Hey Collin, the band that you described wouldn't happen to be called Art of Flying, instead of Flying would it? I picked up a 10" by this band a few years ago because of the gorgeous silkscreen and the description comparing it to Alastair Galbraith and Flying Saucer Attack. It's a great record but I haven't heard anything else by them since.
As for the post-rock debate, this site is pretty heavy on the post-rock so don't fake the passe claim (we all know you guys wanna shake this label but you just can't can you?). Well, I think many keen readers have chimed in with other suggestions to get you over the post-rock hump and on to more exciting stuff. Happy travels.

Just to open up the postrock debate again. I too feel the genre can be deriviative, but there is definately some challenging records out there. However, having just heard "the flames beyond the cold mountain" from Mono's new album, I have to say it absolutley rocks!!!!

I got one of my first real "empowering obscure indie fan" moments when I got this cd called Just-One-Second-Ago-Broken Eggshell by a band called flying. I don't know if it's out yet (I have a promo that I wrote for after hearing a three-song-sampler with a hand-painted cover during my music internship this past winter) but if at the end of the year, people still don't know who it is... well, I guess I won't have as much faith as I did in the blogger community bringing out obscure music. Not that you don't do a great job, Mr. Cool.

: (

Dimemberment Plan? no, not everyone.

Oh, and for anyone who enjoys pretty electronic glitchery, I strongly suggest you seek out Christopher Willits, especially "Seven Machines for Summer," which appeared on a compilation on 12k (might be out of print, though). The stuff this guy can do with a guitar and a laptop is amazing, and has been a big inspiration to me in my own electronic compositions.

also recommended: the two collaborations between Alva Noto and Ryuichi Sakamoto. Impressionist piano + ambient glitch = excellent.

Everyone loves the Dismemberment Plan, right? That band should've won a Nobel Prize for kicking ass.

Malcom, I agree Black Forest/Black Sea definitely deserves more attention (not too crazy about the other three though). Oh, and Neil's right...Volcanic Tongue is the shit for mail order weirdness (as is http://eclipse-records.com/ http://forcedexposure.com/ http://time-lagrecords.com/ http://www.apexonline.com/melodybar/

oh, and in response to the almostcool review of the new Liars disc....

nO things

Not that no one has heard of these folks but just that they should get more attention than they do....
black forest/black sea
scout niblett

http://www.volcanictongue.com/ = may not be to everyone's taste, as this shop/site/label deals with all sorts of weird and wonderful stuff, run by David Keenan (ex-Telstar Ponies) and Heather Leigh, who now perform as Taurpis Tula

http://www.unlabel.net/ = friends of the Mentalist Association, again lots of good stuff to choose from

Ini: Lol, I search dam well through the internet... ;-) Thanks for the precision, too bad there's only one very very short sample. Too short so I can't say if I feel it as threatening music but it catch me for sure, for the album I'd say it's to listen.

About threatening music, this isn't for the whole Shanon Wright but only for her album "Dyed in The Wool" but no links with grunge stuff or rock genre, just about threatening music. But not sure we are talking of same thing.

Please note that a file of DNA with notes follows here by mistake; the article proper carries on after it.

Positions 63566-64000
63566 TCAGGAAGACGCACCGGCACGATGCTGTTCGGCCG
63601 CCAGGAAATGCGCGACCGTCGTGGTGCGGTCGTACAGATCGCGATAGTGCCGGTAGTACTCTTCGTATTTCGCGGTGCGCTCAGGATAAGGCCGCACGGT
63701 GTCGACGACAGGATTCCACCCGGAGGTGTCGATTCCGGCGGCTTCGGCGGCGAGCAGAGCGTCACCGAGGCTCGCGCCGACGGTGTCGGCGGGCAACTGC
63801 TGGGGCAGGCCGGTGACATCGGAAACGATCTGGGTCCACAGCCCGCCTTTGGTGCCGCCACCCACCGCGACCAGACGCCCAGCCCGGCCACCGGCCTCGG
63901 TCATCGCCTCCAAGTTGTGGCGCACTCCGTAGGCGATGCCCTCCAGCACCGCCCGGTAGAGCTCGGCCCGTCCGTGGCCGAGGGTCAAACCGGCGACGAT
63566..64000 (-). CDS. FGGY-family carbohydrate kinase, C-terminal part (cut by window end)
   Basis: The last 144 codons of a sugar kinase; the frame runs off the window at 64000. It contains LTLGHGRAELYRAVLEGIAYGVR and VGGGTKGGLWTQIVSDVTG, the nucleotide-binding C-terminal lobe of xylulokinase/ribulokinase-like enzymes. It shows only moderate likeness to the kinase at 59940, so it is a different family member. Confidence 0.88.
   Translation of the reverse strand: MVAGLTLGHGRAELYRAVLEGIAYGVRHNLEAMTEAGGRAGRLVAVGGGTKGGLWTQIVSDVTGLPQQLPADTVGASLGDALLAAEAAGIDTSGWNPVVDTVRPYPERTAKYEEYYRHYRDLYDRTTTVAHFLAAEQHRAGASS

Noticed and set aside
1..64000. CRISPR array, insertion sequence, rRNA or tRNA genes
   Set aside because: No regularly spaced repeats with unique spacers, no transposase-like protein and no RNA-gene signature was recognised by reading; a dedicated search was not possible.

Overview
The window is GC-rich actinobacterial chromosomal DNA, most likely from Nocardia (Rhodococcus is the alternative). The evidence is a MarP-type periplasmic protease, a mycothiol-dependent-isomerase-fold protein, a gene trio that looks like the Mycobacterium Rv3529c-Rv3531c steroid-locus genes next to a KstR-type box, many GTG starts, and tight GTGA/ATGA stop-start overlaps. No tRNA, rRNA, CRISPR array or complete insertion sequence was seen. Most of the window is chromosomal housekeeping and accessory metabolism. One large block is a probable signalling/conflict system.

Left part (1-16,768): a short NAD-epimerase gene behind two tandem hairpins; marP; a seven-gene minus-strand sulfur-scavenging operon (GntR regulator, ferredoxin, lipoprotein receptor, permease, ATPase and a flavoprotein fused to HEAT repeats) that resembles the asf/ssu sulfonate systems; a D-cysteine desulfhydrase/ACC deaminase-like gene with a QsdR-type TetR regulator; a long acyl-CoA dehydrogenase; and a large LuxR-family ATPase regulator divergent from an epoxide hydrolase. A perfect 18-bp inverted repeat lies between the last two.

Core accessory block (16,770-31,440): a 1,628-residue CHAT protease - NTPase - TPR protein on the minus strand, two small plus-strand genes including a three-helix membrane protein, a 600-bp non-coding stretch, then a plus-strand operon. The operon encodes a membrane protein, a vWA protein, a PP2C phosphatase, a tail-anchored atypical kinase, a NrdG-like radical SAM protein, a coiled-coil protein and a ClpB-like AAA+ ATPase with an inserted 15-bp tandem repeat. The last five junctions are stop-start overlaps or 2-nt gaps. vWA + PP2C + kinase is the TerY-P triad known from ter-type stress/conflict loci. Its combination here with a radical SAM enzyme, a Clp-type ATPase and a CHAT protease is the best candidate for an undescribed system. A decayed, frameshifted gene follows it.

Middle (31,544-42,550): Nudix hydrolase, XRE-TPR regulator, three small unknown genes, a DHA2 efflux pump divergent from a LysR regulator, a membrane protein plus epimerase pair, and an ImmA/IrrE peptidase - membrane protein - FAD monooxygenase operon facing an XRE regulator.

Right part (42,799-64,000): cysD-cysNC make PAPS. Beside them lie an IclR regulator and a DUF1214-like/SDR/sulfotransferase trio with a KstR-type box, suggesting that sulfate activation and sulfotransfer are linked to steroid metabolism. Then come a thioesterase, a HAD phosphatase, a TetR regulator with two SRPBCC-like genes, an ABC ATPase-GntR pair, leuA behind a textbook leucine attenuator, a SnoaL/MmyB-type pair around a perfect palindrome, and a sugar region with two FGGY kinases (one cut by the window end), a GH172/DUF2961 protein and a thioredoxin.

Elwin Rijken
Hey Aaron, how are you doin?

Well A Band that is lesser known, which I really dig is the Swedish band 'Under Byen' (in particular their album "Det Er Mig Der Holder Træerne Sammen" )

greetings Elwin

Noname: I really like Shannon Wright ... but it makes me think that my description of Gern Blanston was not terribly accurate. They were more rock - not miles away from Unwound. But listening to them still gives me the same uneasy feeling as listining to Shannon Wright. GB is actually available at the Cavity Search website along with a short soundclip (which will describe them infinitely better than I have).

I also have to add Brainiac as a band that deserves more attention. And for bands that are still around, how come the world hasn't fallen in love with the Detachment Kit?

Neil: Ho man good points, the link you provided (http://www.mentalistassociation.co.uk/) is highly interesting from mp3 I listened there. After more digging I'll certainly pick up stuff there. Well ok on the length of an album that could be a completly different story but worth the digging.

I don't know much bands you quote but one, Aereogramme, is one I found highly interesting, their music doesn't seems original but with a little care to dig in it, that's another matter. Their album "Sleep and Release" is a thing to listen with care and definitely one of my favorite albums of 2003. And their 2004 big EP "Seclusion" is highly interesting too.

Neil if you have good url of sites that cover well the British underground (or at least that hate Brit pop! ;-), you should share with us, myself I gave up to found such sites.

In 2003 there was an stunning compilation of English young groups Northern Electronic" nothing perfect but great original music. And don't believe the title, you got rock spirit there. But what hapenned to all those young bands? Vanished into "noise" of the multiple boring brit pop hypes?

PS on your PS on Mono: Less than overload it's more the problem of "already done", today this has no or very few originality, 5 years too late. Ha well I don't like Mono stuff (from a previous album) nor this genre of music but with few exceptions, like the increadible masterpiece of Emery Reel, the fascinating "27:36" big EP of Gregor Semsa (but I feel I'll agree with MrCool about their last album) or an EP that seems to be in the genre but it isn't in fact, Shora "Malval". That's the problem of this genre, too restrictive and going so much at it's orders than it's out of it like does Shora is a better way to go now. I could even quote Aereogramme "Sleep and Release" as a quite good example that goes out of the borders of this genre to produce something really interesting.